As I review job postings for clinicians, I see a disturbing trend of nonprofits hiring independent contractors rather than full- or part-time employees. Although there can be some benefits for both the nonprofit and the contractor at times, many liabilities can come into play as well. This article is not meant to be an exhaustive exploration of the topic, and I am far from a legal or tax expert, but my hope is that this column might inspire you to think carefully before posting or replying to an ad for an independent contractor.
The status that you work or hire under can offer either liability or protection, depending on the situation. The liability can come in the form of IRS penalties and potential loss of eligibility for unemployment protection and malpractice insurance protection. FindLaw (findlaw.com) and EmployeeIssues.com are two resources that can help you learn the basics of these issues, but there is no replacement for meeting with an expert if you are contemplating moving your hires to independent contractors. Personally, I prefer to hire folks for my nonprofit as part-time employees so I can avoid potential issues with the state department of labor and the IRS. I can hire them as part-time clinicians who are paid by the session if that is what I need, but this way we both know we have certain protections in place. The choice, however, is yours.
Overview of employee vs. independent contractor
Here are a few quick points concerning the differences between an employee and a contractor.
- Typically work full or part time for one or more employers with set work hours and days (which can change week to week in some cases)
- Have some type of benefits package
- Have needed parts and supplies furnished by the employer
- Have taxes taken out of their salary and are eligible for unemployment compensation should work stop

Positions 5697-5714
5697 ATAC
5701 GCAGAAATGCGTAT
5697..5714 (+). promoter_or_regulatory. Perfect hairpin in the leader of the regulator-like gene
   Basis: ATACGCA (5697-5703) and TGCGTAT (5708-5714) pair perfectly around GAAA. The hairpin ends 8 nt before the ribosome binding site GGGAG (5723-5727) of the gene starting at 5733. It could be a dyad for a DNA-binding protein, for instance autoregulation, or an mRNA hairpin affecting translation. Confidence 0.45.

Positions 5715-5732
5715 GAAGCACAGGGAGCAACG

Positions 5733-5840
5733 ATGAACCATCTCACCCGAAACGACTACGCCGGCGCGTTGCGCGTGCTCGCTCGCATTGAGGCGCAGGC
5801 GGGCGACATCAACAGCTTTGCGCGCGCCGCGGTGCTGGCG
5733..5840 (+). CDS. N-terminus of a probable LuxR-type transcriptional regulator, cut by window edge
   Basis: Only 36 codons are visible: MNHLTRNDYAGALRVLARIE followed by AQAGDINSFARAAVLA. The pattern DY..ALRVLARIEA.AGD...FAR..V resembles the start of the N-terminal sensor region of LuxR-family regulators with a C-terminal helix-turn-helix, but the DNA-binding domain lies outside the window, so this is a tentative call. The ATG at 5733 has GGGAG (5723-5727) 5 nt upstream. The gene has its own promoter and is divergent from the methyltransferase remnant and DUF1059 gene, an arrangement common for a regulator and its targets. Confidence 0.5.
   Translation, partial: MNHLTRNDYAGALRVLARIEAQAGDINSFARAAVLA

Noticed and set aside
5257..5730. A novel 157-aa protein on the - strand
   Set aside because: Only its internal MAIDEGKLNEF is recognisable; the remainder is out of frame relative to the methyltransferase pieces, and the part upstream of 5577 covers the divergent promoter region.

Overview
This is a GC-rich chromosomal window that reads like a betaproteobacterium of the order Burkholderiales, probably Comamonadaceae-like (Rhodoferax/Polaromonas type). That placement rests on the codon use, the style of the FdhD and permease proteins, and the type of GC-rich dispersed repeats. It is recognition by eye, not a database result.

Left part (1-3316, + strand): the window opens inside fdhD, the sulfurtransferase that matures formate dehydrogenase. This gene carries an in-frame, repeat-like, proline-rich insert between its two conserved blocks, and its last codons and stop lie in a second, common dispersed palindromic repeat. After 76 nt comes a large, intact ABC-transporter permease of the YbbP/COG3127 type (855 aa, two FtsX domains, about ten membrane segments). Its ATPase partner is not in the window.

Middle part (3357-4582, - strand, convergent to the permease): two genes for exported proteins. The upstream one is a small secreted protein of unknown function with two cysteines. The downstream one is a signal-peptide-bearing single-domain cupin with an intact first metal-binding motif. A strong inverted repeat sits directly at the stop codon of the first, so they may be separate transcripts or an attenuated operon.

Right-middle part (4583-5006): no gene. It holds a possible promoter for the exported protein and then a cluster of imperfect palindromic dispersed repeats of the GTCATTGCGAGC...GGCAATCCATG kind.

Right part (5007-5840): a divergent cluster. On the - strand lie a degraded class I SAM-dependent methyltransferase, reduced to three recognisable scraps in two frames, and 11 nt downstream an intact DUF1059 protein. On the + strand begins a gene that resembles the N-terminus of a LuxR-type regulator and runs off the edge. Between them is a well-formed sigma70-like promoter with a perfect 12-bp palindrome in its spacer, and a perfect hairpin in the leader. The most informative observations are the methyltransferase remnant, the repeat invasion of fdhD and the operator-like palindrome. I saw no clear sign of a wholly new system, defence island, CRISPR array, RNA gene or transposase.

- Have employment protections, including workers’ compensation
- Are protected by minimum wage and other labor laws
- Must have cause to lose their job unless hired “at will”
- Provide consulting or other services for a wide range of places
- Set their hours and days as they see fit
- Have their own offices independent of their placements, although they may also be given access to an office to use while at their job sites
- Receive no benefits from the employer
- Do not have their supplies covered by the employer
- Do not have taxes taken out by the employer, nor are they covered by workers’ compensation or other policies
- Have a set contract time period and hours
- Generally are not protected by employment laws
When it can get murky
Years ago, I was a consultant for a local Head Start program. I had a contract that made it clear how much I would be paid per hour, how many hours I was allowed to work during the contract period and the hours the program was open so I could be sure to complete my time within those parameters. For the most part, I came and went as I decided and used my own agency forms for performing tasks. Although I contributed to the organization’s newsletter, I was able to pick the topics and allowed to opt out of an issue if I so desired. To me, this was a classic example of what an independent contractor’s role should be.